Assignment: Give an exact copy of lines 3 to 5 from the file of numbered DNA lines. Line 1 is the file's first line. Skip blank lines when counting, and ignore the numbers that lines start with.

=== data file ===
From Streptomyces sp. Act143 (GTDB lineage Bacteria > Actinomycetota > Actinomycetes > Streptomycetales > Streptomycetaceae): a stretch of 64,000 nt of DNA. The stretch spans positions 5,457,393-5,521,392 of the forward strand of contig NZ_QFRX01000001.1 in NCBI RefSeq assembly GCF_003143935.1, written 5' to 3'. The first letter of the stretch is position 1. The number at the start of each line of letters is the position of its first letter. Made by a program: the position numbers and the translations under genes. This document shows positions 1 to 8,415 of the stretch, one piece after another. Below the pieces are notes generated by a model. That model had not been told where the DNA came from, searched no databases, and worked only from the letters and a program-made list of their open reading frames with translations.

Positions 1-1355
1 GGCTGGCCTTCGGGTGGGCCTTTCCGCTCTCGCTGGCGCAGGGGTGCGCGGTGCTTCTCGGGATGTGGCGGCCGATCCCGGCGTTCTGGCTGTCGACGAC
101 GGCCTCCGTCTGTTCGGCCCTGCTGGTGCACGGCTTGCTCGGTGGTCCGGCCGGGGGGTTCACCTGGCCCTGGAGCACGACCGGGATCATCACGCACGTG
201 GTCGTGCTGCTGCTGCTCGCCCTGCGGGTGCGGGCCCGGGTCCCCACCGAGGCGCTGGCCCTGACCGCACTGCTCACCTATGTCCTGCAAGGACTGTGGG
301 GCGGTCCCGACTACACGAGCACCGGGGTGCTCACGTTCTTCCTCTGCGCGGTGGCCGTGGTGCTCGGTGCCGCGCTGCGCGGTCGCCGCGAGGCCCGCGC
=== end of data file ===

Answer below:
1 GGCTGGCCTTCGGGTGGGCCTTTCCGCTCTCGCTGGCGCAGGGGTGCGCGGTGCTTCTCGGGATGTGGCGGCCGATCCCGGCGTTCTGGCTGTCGACGAC
101 GGCCTCCGTCTGTTCGGCCCTGCTGGTGCACGGCTTGCTCGGTGGTCCGGCCGGGGGGTTCACCTGGCCCTGGAGCACGACCGGGATCATCACGCACGTG
201 GTCGTGCTGCTGCTGCTCGCCCTGCGGGTGCGGGCCCGGGTCCCCACCGAGGCGCTGGCCCTGACCGCACTGCTCACCTATGTCCTGCAAGGACTGTGGG